Since you are saving so much money making your own coffee at home, don’t buy cheap beans. If you don’t like the coffee you’re making, you aren’t going to drink it. First you’ve got to figure out what kind of roast you like: mild, medium or dark. Do you like flavored coffee? If you never make coffee at home, you might want to see if you can get a sampler pack. Try a few different things, starting with mild and getting progressively stronger. Try different brands of coffee too. We purchase our coffee at BJ’s. We purchase the store brand French roast. It’s a great coffee at a really good price. The internet is also a great place to find coffee deals. Even if you purchase expensive beans, you will still save a fortune.
There are lots of people who debate freezing vs. not freezing your beans. I’ve done a bit of research on this and we don’t freeze our beans. As long as you are going to use up what you have in less than 30 days, don’t freeze them. If you purchase a large amount of coffee and won’t use it in that amount of time, you should keep some of the coffee in an airtight container out of direct sunlight and freeze the rest. Taking the coffee in and out of the freezer daily messes with the oils in the coffee and will also mess with the flavor. I’ve never tasted a huge difference between grounding coffee at the store and grinding it at home. I use the free grinder at the store. Just make sure that you choose the right grind for your coffee maker. The finer the grind, the stronger your coffee will be. We use a finer grind and use less coffee for each pot.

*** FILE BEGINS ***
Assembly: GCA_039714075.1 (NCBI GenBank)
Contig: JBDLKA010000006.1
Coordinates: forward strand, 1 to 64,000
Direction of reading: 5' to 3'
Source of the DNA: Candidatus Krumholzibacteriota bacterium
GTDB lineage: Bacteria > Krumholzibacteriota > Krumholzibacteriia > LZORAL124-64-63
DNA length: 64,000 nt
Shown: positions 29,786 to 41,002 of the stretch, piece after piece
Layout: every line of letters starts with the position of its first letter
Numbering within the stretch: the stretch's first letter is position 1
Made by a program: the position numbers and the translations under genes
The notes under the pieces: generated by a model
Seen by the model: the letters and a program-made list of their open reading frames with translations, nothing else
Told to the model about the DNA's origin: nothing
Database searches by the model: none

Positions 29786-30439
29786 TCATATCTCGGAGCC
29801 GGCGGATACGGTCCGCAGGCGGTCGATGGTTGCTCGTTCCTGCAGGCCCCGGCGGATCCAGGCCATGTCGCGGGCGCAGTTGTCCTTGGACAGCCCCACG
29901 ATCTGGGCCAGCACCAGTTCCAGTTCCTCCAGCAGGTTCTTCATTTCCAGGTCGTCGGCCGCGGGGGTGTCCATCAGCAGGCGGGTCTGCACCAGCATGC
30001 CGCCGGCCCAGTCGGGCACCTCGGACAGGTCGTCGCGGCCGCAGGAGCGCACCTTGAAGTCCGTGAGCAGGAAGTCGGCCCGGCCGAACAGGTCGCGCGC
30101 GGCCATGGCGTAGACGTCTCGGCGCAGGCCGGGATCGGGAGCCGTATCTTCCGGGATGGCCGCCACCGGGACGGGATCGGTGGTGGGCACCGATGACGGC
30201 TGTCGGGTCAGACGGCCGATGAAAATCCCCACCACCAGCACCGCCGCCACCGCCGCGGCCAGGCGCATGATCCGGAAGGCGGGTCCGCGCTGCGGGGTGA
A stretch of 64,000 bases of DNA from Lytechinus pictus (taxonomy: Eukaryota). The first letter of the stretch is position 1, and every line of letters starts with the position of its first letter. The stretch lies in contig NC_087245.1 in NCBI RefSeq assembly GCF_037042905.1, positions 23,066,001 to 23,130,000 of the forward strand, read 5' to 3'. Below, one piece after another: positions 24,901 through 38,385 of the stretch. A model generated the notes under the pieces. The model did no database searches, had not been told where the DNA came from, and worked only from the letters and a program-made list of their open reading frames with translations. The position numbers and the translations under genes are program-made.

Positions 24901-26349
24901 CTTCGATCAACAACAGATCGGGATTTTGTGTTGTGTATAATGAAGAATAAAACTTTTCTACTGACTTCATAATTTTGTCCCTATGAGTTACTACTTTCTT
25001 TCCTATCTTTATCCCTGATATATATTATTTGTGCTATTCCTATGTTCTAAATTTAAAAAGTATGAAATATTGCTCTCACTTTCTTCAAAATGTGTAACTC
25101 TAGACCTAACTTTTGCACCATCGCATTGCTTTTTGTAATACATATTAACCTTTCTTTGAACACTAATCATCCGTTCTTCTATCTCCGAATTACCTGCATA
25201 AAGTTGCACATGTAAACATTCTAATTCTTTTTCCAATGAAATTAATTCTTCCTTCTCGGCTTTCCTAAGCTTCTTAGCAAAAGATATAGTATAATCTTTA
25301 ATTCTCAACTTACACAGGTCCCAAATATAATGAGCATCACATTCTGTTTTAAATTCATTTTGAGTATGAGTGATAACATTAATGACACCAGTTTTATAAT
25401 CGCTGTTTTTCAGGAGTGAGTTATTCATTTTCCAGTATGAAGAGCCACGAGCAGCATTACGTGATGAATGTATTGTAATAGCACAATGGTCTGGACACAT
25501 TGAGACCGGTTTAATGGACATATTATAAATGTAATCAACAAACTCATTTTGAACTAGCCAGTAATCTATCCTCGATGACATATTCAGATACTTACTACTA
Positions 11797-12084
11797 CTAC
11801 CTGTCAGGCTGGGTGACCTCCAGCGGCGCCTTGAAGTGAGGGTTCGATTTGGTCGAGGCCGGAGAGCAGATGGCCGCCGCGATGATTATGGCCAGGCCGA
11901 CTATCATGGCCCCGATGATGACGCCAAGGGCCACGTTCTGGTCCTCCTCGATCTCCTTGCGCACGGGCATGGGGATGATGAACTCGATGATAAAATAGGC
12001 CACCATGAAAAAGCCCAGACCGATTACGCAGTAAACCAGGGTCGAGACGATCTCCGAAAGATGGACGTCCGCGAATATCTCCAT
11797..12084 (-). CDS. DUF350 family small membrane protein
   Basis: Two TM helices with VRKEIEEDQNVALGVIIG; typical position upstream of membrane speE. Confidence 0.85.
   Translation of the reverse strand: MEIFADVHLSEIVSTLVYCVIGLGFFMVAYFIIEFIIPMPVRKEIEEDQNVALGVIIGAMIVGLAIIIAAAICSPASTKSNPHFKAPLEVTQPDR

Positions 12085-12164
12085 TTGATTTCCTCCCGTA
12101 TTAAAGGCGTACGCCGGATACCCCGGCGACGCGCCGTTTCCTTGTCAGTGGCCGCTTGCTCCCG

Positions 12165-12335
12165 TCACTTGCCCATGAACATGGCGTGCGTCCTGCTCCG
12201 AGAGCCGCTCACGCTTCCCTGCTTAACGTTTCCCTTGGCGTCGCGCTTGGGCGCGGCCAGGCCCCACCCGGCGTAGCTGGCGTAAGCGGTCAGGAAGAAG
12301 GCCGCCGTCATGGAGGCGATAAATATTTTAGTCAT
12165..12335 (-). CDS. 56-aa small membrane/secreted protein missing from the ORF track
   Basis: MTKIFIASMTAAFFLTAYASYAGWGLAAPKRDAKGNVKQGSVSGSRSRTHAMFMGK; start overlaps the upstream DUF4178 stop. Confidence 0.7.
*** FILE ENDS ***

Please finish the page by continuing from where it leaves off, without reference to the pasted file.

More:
Odds and Ends
There are tons of different tools out there that claim to help you make better coffee. There are only a few that I have purchased:
Tamper/Scoop – When I worked for Starbucks in college, we used on of these for the espresso machines. I use it today for my coffee maker. We use one scoop for every two cups of coffee. Then we use the tamper end to tap down the coffee. The slower the coffee travels through the grinds, the stronger the coffee will be. You can use less grinds to get the same cup of coffee. Most brands will suggest one scoop per cup, so we’ve been able to cut our grind usage in half.
Unbleached filters – we’ve tried using just a gold tone filter but because of the fine grind we use, it leaves coffee dust (not the official term) in the last cup. I’m not a huge fan of coffee dust, so we use unbleached filters. Again, I buy these at BJ’s. They are really inexpensive. Make sure you purchase the right filters for your coffee maker.
Travel mugs – There are tons of different kinds out there, but if you don’t have one, you can’t take your coffee with you. Jeff has a large thermos and a travel mug that he takes with him everyday. He LOVES coffee.
Cream and sweetener – I would highly recommend that you purchase whatever your local coffee stop normally puts in your coffee. If you are used to half-n-half, purchase that. If you usually use nondairy creamer and you like it, buy it. This is another one of those places that if you skimp, you’ll regret it. I use French vanilla nondairy creamer. I like the way it makes my coffee taste.
Making coffee at home is a great way to trim your budget. Just make sure you like what you are brewing at home. If you don’t, you just wasted a bunch of money and you’ll be back to your local coffee shop on Monday.